Oklahoma Tornado Survivor Killed by Dog: 5 Fast Facts You Need to Know

Bull Mastiff, Bull Mastiff Kills Boy

A Bull Mastiff, like the one pictured above, killed a 5-year-old boy in Arkansas on Sunday.

A 5-year-old boy who survived the Moore, Oklahoma, tornado was killed after a dog attacked him. Here’s what you need to know.

1. The Boy Was Killed by a Bull Mastiff


The boy, whose name has not been released, was killed on Sunday after a 150-pound Bull Mastiff dog attacked him, reports CBS News 6:

“The child was putting on some shoes and was crying and upset,” Garland County Deputy Scott Hinojosa told KARK TV. “The dog possibly took that as being aggressive and at that time the child was attacked.”

The dog’s owner, Lynn Geiling, 50, tried to pry the dog off the boy, but it was too late. He was taken to Mercy Hospital in Hot Springs where he was treated for severe laceration to his head and neck. The boy did not survive.


2. He Was a Moore, Oklahoma, Tornado Survivor

Moore Oklahoma, Moore, Moore Tornado

This photo shows the damage done by a tornado in Moore, Oklahoma.

A massive tornado hit Moore, Oklahoma, last month, destroying everything in its path and killing 24 people. The boy’s family was working toward rebuilding their home after the tornado ripped their house apart.

Share this heartbreaking story.

Share Tweet Email

3. The Boy Was Staying With Family Friends in Arkansas

Jessieville Arkansas, Tornado Survivor Killed

(Google Maps)


The boy and his 2-year-old sister were staying with family friends in Jessieville, Arkansas, while their parents worked to rebuild their house.

“To me, it’s heartbreaking,” Hinojosa said. “I’ve got a 5-year-old daughter. You can’t imagine what this family and friends are going through right now.”

4. The Dog Was Shot Dead


After attacking the boy, the dog ran off and authorities searched for it on Sunday and Monday. The dog was found by a friend of the owner and was shot and killed.


5. Charges Have Not Been Filed

5-year-old Moore tornado survivor killed by dogA 5-year-old boy was killed when a 150-pound dog attacked him in Arkansas, where he was staying with family friends after his family's home was destroyed by a tornado that devastated Moore, Okla., last month, authorities said. The boy, whose name hasn't been released, was pronounced dead at a hospital Sunday after the dog attacked him about noon (1 p.m. ET) at a home in Jessieville, about 50 miles west of Little Rock, Garland County sheriff's deputies said. The dog ran off, and county animal control officers searched for it Sunday and Monday. The dog's body was found Monday afternoon after a friend of its owner shot it dead, authorities said. The boy and his 2-year-old sister were staying in Jessieville while their parents worked to rebuild after a powerful tornado killed 24 people and injured almost 400 others May 20 in Moore, near Oklahoma City. Advertise | AdChoices "To me, it's heartbreaking," Garland County sheriff's Deputy Scott Hinojosa told NBC station KARK-TV of Little Rock. "I've got a 5-year-old daughter. You can't imagine what this family and friends are going through right now." Authorities said the boy was upset and crying, which the dog, a Bullmastiff, possibly interpreted as an aggressive act. The dog's owner, Lynn Geiling, 50, a friend of the children's parents, told investigators she tried to pull the dog off the boy but got there too late. He was pronounced dead at Mercy Hospital in Hot Springs with severe lacerations to his head and his neck. Hinojosa said Monday that no decision had been reached on whether Geiling and her husband would face charges. The Bullmastiff isn't the same breed as the notorious pit bull terrier, which has often been bred to be an aggressive fighting dog. But it is bred to serve as a watchdog and to protect the home. The American Bullmastiff Association says the breed needs no special training to "react appropriately if his family is threatened." "Never leave a child unattended with your Bullmastiff," the association warns on its website. "They are pack animals and will find their natural place in the pack if left to natural processes. That place may be at the top of the pecking order instead of below younger family members if left unchecked." Credit: M. Alex Johnson2013-06-11T07:21:28.000Z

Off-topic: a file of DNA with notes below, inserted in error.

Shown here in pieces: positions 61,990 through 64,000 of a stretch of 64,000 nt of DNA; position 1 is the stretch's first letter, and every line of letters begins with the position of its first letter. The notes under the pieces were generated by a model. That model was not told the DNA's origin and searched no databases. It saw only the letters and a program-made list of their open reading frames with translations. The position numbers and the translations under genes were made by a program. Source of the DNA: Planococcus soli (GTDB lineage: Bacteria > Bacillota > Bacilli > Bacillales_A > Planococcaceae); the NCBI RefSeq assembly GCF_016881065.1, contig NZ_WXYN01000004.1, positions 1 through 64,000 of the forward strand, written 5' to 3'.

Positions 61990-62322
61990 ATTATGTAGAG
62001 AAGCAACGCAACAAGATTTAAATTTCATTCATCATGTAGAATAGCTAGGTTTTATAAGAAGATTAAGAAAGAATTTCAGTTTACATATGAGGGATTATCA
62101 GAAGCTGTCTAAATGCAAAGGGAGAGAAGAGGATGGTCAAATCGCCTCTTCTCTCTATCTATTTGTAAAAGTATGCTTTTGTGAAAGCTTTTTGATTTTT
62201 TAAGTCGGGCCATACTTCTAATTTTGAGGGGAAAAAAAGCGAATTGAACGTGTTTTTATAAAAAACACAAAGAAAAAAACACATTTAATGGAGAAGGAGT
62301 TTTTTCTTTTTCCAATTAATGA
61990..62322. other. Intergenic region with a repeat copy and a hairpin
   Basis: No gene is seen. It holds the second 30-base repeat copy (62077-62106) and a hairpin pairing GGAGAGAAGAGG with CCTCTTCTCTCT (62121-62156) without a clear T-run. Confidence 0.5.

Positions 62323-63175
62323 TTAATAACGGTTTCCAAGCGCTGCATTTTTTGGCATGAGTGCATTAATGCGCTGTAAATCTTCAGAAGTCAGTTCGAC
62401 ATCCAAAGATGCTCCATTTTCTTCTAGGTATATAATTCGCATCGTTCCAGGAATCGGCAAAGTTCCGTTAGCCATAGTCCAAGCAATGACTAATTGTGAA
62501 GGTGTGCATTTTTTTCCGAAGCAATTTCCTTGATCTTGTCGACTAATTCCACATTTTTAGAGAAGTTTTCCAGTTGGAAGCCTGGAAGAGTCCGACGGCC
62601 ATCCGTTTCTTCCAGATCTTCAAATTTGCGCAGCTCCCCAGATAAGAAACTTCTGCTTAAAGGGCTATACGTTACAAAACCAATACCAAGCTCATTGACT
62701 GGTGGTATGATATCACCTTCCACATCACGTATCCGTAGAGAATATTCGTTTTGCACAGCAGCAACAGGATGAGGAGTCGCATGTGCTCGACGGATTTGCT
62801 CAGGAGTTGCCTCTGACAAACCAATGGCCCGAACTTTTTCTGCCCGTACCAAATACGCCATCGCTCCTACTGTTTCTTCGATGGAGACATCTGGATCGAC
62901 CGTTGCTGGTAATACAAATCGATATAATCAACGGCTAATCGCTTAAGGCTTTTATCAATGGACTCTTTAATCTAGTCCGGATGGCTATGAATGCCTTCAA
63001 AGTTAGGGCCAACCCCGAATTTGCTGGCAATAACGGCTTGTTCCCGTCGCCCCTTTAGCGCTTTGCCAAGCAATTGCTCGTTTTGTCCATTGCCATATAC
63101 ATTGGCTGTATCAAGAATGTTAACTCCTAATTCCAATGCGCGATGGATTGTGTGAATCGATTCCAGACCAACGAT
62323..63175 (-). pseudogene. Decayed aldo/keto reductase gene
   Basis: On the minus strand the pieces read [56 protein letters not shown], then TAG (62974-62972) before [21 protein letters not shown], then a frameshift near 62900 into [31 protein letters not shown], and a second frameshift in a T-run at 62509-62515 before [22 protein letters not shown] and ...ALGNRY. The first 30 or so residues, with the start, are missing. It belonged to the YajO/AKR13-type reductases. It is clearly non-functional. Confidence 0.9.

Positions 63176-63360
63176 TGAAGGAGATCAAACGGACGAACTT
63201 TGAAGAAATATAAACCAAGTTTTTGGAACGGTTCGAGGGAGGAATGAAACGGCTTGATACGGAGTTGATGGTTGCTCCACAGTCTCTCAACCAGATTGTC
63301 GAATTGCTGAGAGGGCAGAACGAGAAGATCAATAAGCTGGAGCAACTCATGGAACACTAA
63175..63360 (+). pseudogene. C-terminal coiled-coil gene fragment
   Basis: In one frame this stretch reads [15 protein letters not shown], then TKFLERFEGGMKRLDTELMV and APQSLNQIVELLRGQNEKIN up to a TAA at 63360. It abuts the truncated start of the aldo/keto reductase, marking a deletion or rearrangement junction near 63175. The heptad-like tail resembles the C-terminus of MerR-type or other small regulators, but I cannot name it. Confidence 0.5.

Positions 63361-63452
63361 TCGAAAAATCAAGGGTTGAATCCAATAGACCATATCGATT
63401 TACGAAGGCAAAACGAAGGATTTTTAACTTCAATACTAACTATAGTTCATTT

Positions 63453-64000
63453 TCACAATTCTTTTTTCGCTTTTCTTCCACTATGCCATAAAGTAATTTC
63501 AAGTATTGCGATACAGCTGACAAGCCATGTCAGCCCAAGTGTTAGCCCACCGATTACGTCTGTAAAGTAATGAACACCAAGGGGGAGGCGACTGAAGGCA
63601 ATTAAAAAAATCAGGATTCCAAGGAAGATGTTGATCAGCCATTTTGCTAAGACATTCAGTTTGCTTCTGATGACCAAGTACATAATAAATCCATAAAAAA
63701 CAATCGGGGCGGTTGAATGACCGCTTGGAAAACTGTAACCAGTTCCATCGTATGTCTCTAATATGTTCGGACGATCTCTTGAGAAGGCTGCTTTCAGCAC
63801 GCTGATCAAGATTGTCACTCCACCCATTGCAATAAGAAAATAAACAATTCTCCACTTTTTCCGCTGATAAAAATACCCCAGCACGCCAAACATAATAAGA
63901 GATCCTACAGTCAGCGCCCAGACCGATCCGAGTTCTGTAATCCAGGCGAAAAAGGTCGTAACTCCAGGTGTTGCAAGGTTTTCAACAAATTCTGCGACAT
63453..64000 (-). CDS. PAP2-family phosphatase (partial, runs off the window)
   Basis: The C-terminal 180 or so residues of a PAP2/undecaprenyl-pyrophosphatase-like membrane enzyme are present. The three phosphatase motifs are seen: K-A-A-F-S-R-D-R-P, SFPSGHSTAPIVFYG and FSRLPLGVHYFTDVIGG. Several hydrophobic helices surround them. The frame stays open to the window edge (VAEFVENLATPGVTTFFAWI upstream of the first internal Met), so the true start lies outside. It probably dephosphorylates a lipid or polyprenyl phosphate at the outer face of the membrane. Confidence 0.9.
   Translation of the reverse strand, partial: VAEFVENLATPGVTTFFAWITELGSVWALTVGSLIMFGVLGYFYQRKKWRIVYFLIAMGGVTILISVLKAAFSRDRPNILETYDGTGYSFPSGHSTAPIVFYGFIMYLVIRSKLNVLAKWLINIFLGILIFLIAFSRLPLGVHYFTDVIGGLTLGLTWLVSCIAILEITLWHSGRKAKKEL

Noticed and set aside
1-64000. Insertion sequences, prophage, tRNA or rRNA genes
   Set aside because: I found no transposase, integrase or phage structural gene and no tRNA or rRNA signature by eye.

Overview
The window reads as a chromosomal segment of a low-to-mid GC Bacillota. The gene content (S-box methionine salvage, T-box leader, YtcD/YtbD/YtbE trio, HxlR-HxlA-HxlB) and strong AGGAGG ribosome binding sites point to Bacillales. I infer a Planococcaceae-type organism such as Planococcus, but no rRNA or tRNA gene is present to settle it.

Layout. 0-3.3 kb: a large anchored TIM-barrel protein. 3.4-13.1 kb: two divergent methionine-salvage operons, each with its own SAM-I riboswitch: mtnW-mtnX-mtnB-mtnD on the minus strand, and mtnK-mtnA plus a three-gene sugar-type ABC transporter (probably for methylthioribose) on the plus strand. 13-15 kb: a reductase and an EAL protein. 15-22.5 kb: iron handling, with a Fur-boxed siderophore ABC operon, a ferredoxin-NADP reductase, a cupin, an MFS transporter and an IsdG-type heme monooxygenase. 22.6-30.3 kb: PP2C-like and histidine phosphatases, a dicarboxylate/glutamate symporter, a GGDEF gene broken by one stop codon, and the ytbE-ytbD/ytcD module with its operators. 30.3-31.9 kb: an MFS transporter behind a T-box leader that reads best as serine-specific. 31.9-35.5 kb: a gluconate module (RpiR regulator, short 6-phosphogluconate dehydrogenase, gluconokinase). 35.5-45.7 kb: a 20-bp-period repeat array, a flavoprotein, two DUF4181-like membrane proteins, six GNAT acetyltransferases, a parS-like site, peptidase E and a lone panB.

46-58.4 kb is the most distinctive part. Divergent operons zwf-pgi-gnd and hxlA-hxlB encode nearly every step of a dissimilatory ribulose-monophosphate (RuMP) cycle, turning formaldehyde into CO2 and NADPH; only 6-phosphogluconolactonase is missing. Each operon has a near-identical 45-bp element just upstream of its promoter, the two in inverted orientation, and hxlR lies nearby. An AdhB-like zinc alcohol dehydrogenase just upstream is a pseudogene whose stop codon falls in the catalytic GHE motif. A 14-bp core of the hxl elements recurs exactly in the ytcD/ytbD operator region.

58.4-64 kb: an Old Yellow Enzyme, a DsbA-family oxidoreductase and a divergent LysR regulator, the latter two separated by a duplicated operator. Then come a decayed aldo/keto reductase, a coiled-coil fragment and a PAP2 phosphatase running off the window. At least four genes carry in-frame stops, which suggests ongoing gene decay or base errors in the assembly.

Authorities said that a decision has not been reached on whether or not charges will be filed against Geiling and her husband.